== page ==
CBSN

Kobe Will Be Tried For Rape

Accompanied by security, L.A. Lakers' star Kobe Bryant heads to court for a continuation of his preliminary hearing in a sexual assault case at the Justice Center Wednesday, Oct. 15, 2003 in Eagle Colo.
AP
NBA star Kobe Bryant must stand trial on a charge of raping a 19-year-old resort worker, a judge ruled Monday, clearing the way for a celebrity trial the likes of which hasn't been seen since O.J. Simpson.

Eagle County Judge Frederick Gannett said prosecutors presented enough evidence Bryant might have committed the crime June 30. The Los Angeles Lakers guard could face a life sentence if convicted.

His next appearance, in district court, is set for Nov. 10.

Although prosecutors got what they wanted, a trial, CBS News Correspondent Bill Whitaker reports they also got a stinging criticism from the judge, who, in an unusual move, characterized the prosecution's case as "weak."

"I read that as the judge saying that at a preliminary hearing that's all they have to put on is tiny bit of evidence compared to the proof at trial," CBS News Legal Analyst Wendy Murphy, a former prosecutor, said Tuesday on The Early Show. "They really only had to show that it's probably true that a crime occurred and that it's probably true that Kobe Bryant committed the crime. But by no means should we take that observation as a sign the judge thinks this is a weak case."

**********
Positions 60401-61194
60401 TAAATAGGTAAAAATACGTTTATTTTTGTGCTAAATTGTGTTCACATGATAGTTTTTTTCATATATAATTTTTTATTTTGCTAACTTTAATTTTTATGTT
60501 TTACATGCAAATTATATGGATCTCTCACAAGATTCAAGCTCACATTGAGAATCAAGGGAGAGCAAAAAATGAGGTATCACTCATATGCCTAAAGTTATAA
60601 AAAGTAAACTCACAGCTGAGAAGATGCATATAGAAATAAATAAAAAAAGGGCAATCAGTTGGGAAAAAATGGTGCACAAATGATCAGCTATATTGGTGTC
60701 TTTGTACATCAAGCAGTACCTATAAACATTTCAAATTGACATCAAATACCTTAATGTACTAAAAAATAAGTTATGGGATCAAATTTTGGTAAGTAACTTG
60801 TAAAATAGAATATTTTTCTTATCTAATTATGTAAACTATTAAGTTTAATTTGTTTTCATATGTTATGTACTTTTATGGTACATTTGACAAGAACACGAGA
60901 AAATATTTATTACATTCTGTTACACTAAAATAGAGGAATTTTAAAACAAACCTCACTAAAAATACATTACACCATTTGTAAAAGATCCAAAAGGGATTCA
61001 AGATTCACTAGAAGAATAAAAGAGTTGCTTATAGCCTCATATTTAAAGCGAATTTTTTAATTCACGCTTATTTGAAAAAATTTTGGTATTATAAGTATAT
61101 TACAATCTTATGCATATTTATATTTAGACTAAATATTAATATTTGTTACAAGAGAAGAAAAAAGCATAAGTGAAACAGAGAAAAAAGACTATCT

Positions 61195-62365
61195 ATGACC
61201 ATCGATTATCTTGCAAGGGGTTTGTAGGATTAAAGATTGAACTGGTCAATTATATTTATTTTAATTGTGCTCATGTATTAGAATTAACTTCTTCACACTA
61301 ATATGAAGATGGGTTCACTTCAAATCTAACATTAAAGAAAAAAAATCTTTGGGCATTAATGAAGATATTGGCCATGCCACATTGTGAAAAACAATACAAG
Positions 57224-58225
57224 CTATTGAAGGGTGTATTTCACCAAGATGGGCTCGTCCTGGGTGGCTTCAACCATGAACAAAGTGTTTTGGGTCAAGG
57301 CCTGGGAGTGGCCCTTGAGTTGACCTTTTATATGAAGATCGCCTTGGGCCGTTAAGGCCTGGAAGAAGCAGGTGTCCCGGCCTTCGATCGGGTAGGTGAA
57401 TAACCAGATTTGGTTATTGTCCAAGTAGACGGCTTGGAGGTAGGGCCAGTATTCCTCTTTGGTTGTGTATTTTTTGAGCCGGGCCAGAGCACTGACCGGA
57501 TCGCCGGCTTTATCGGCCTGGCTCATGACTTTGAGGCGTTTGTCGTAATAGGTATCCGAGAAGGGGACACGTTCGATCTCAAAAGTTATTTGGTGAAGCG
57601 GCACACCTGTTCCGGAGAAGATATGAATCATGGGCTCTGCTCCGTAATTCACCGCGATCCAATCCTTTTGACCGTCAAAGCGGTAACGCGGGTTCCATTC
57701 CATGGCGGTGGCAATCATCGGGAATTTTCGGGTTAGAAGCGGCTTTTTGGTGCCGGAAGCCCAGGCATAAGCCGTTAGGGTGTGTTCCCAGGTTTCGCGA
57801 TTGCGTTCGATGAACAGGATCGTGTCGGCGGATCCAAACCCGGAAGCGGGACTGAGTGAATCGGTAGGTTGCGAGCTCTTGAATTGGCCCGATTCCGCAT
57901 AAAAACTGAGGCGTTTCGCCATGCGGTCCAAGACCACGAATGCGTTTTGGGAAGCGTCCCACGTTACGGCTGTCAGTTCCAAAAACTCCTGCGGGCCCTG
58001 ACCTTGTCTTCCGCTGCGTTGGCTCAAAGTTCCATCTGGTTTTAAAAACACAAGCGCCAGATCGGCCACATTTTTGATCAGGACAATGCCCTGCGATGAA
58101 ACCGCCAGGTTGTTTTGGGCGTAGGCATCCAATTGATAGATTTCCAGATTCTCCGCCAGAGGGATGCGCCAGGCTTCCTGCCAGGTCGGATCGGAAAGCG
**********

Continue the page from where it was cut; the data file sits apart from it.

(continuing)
And after that blistering defense attack on the prosecution's evidence during the preliminary hearing, some court observers say the Eagle County District Attorney is limping into trial, his case battered and weakened.

"The judge was pushed and shoved into making a finding probably cause," said CBS News Legal Analyst Mickey Sherman, a former defense attorney, also on The Early Show. "He wasn't happy with it and the judge should have had the guts to say 'If I'm this unhappy, I'm not finding probable cause,' but he did the next best thing. He found it and said you better come up with something better for the trial."

Both Sherman and Murphy agree that when the victim testifies, "that could very easily change the landscape of the trial," said Sherman. "It's going to be different. It's not a slam dunk in anybody's direction here. When the victim comes on, it could be a very different story."

Bryant, 25, has said the sex was consensual. His attorneys suggested the woman's injuries came during sex with other men in the days before her encounter with Bryant at a posh resort in nearby Edwards.

The defense can appeal Gannett's ruling, but such appeals are rare, legal experts said.

At Bryant's first appearance in state district court he will be advised of his rights, of the charge and of the possible penalties. He could enter a plea during that hearing.

Unless Bryant waives his right to a speedy trial, the trial would be scheduled within six months of his plea.

Prosecutors in Colorado almost always succeed in persuading a judge to order a trial after a preliminary hearing because the standard of proof required is relatively low. Allegations are usually enough to advance the case to a higher court for trial, where the standard of proof is much higher.